Friday, 5 June 2009

Mobility Roadshow

The problem with not having blogged recently is that I have a backlog news and views to impart. For example, I have been beset by community physiotherapists, speech therapists and OTs who have all made eminently sensible suggestions and any one of them would have made for a good post. I also made the journey to King's Hospital to see Dr Rose and his team where I was assessed and plans were drawn up, strategies devised and letters arranged to be written. Dr Rose also, and most importantly, helped me to get a handle on what has been happening to me regarding my Muscular Dystrophy.

The last few months have seen a disconcertingly rapid slide in my condition which shows no sign of slowing. Since Christmas I have lost the ability to raise my arm to feed myself (although that's been slightly compensated for by my bionic arm) and, most alarmingly, the core muscles around my trunk have weakened to the point where my balance is severely compromised. The continual micro-adjustments needed to stay upright are exhausting and painful. A lesser man than myself would moan and probably sink into deep depression and write a blog telling the world about his problems. A lesser man might, I however will only mention it in passing. According to Dr Rose the Dystrophy is not accelerating but continuing on it's natural slow decline at a steady rate. What has occurred recently is that several muscle groups have reached a kind of tipping point and, like a Labour cabinet minister, given up their support. Believe me their disloyalty will not be forgotten. The net result is that I have to work a awful lot harder to maintain the physical ability I had last year, last month, or even last week. Time to act.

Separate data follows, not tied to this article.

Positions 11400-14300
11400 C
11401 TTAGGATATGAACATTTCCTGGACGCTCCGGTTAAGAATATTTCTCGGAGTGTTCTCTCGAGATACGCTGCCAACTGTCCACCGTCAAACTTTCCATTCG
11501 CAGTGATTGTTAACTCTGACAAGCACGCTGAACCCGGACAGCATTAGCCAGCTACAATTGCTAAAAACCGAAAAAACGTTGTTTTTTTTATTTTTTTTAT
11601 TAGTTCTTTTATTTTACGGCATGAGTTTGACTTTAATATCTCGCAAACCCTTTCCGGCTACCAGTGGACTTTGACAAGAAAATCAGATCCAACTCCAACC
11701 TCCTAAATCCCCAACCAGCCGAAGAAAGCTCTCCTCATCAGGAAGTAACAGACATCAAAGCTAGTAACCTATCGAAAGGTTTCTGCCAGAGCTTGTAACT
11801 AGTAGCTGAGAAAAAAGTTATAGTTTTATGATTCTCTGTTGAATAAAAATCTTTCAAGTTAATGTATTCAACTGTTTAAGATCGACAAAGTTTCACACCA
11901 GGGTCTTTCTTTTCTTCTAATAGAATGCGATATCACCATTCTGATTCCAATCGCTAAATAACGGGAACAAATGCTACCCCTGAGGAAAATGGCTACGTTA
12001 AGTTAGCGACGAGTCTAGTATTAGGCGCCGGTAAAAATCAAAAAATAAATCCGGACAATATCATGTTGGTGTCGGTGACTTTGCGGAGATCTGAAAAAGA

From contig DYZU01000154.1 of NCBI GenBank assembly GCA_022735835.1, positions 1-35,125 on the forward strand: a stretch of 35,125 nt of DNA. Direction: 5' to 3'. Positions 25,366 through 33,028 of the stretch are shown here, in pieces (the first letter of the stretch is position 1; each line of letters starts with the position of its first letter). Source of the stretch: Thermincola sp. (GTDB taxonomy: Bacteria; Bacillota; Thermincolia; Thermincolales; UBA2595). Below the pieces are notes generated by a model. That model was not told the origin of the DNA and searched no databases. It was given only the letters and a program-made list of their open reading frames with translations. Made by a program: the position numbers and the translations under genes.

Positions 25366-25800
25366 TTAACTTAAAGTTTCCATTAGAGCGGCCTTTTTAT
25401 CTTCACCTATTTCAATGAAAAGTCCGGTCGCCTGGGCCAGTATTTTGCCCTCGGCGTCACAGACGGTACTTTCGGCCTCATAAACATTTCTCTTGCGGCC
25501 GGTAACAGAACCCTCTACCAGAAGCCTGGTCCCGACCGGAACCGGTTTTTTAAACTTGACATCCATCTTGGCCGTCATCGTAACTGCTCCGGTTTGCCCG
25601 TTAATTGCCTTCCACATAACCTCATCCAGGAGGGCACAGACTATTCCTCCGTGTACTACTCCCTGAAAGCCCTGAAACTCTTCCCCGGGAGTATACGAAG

I need a new wheelchair. More about that soon.

Yesterday we all headed west to Cirencester and the Mobility Roadshow to look at wheelchair accessible vans. It was a lovely sunny day and we were up and off at the crack of dawn to travel more than one hundred miles to an airfield in the heart of the countryside. There we looked at a dozen or more vehicle conversions.

It was great meeting a few of the readers of this blog in the real rather than virtual world as we wandered around dodging people test driving their new scooters and exhibitors handing out forest loads of leaflets promoting products like wheelchair slippers.

In the end we settled on a Volkswagon Caddy Maxi conversion by Lewis Reed, a car that seats 5 plus a wheelchair. You would be amazed at the variations that can be achieved on the same base vehicle. Some of the wheelchair entry ramps required a weight-lifter on steroids to lift them and others a Mensa level IQ to work out how to operate them. Some of the conversions seemed to have favoured plastic as their primary construction material. Unfortunately they have valued it gram for gram as gold.

In case you think we must have won the lottery we can only afford a new car because I have an incredibly lovely and generous brother and sister.

We eventually made it home just in time for the carers to put exhausted little old me to bed. Unfortunately my profiling bed decided to take this opportunity to breakdown. It would go up but not down. By the time we had fiddled around it ended up stuck five feet in the air. I spent the night hovering above Polly with her gazing up adoringly at me.

More soon.